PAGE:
COLUMBUS - State troopers issued 1,416 speeding tickets last year to drivers going more than 100 mph, an offense that Ohio labels a minor misdemeanor and is punishable by a $150 fine.
In Ohio, local judges have leeway to impose court costs and other fines for speeding and reckless operation, another common charge in speeding cases that is also a misdemeanor in Ohio.
Madison County Municipal Judge David Picken said he recently ordered a motorcyclist who clocked 167 mph to the maximum punishment the charges warranted - fines totaling $440, a six-month license suspension, and a court-ordered driver's safety course. He felt it wasn't enough.
"A speed like that should warrant more," Judge Picken said. "That's ludicrous, and it's blatant ignorance of regard for life and limb."
Judges in Virginia have recently begun jailing drivers ticketed for going faster than 90 mph. Beginning this year in Hawaii, jail time or community service is required for any speed higher than 80 mph, according to the National Motorists Association.
In Kentucky, Minnesota, and Wisconsin, high speeds can earn a driver an automatic license suspension. In Tennessee and New Mexico, speeds over 100 mph automatically assess eight points on a license.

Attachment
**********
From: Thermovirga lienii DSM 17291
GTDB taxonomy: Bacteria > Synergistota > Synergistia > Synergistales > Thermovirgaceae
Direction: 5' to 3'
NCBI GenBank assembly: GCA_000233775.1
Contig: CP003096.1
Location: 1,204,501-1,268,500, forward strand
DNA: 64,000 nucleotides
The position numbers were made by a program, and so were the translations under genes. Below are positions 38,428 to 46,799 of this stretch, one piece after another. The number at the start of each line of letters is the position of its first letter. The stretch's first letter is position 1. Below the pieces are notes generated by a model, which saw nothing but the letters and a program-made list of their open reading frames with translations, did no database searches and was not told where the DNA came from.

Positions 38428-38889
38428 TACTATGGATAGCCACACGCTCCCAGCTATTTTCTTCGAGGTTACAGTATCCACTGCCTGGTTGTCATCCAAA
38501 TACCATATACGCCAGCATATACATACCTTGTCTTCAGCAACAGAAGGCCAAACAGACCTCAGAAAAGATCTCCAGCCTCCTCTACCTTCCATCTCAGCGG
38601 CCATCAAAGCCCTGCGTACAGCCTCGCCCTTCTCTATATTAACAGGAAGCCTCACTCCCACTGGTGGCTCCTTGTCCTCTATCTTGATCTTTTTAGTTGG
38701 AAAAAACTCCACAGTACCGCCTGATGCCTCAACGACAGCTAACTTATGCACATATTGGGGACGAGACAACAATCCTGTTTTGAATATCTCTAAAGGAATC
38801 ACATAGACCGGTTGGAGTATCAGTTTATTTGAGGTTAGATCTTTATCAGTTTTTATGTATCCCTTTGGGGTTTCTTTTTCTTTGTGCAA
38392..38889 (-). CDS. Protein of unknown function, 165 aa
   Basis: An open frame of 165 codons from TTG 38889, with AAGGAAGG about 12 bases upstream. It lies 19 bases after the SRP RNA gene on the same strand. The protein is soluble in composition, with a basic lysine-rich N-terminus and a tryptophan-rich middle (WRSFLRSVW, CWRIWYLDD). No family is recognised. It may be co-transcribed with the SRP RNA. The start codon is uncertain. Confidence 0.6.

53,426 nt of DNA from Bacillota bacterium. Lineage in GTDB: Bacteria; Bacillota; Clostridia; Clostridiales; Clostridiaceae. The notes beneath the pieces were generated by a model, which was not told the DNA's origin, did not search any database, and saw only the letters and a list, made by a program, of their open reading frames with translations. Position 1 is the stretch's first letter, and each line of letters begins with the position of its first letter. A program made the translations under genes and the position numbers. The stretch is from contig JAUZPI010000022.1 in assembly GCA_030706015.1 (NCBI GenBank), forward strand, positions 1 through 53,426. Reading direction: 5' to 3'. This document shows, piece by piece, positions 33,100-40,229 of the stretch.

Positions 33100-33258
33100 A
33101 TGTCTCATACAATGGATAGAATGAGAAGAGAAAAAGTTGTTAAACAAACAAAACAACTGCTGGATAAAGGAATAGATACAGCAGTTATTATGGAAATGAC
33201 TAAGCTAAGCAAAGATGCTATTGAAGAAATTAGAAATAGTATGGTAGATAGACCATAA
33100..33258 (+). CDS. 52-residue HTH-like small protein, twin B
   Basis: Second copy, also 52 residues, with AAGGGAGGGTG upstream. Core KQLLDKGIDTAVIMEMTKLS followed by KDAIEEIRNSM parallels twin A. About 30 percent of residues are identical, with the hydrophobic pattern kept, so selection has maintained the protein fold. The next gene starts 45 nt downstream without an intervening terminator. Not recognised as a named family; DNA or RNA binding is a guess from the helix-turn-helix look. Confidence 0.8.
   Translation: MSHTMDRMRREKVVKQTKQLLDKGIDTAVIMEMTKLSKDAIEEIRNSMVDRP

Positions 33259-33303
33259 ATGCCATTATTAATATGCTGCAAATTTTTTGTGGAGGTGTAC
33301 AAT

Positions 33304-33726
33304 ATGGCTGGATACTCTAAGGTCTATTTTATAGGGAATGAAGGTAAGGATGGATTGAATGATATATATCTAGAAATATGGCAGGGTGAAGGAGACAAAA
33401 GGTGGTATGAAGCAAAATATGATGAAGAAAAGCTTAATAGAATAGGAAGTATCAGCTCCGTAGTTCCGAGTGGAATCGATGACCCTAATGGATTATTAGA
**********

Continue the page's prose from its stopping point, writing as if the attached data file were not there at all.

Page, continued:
A standard Ohio speeding ticket adds two points to a driving record, but a driver is usually assessed four points for a violation that's 20 mph or more over the speed limit.
Under state law, a driver's license is suspended when 12 points have been accumulated within a two-year period.
While jail isn't an option, some judges require speeders to make a court appearance. For example, no one caught driving over 30 mph over the speed limit near Circleville - about 25 miles south of Columbus - can just mail in their fine.
"I want to look them in the eye and have a little remediation chat," Circleville Municipal Judge John Adkins said.
An analysis of Ohio police records by the Columbus Dispatch showed that unsafe speed contributed to 14 percent of the 70,895 crashes investigated by the Highway Patrol in 2006.
Most of those ticketed were driving high-performance automobiles such as BMWs, Audis, and Acuras. However, troopers say even compact family cars like Kias can reach triple-digit speeds.
Police records showed one person was ticketed for driving at least 100 mph in a 35-mph zone in 2006, and six drivers were cited for reaching triple digits in 45-mph zones. The top speed of all recorded citations in 2006 was 135 mph, clocked by a motorcyclist on a smooth, flat stretch of Route 33 near Lancaster in central Ohio.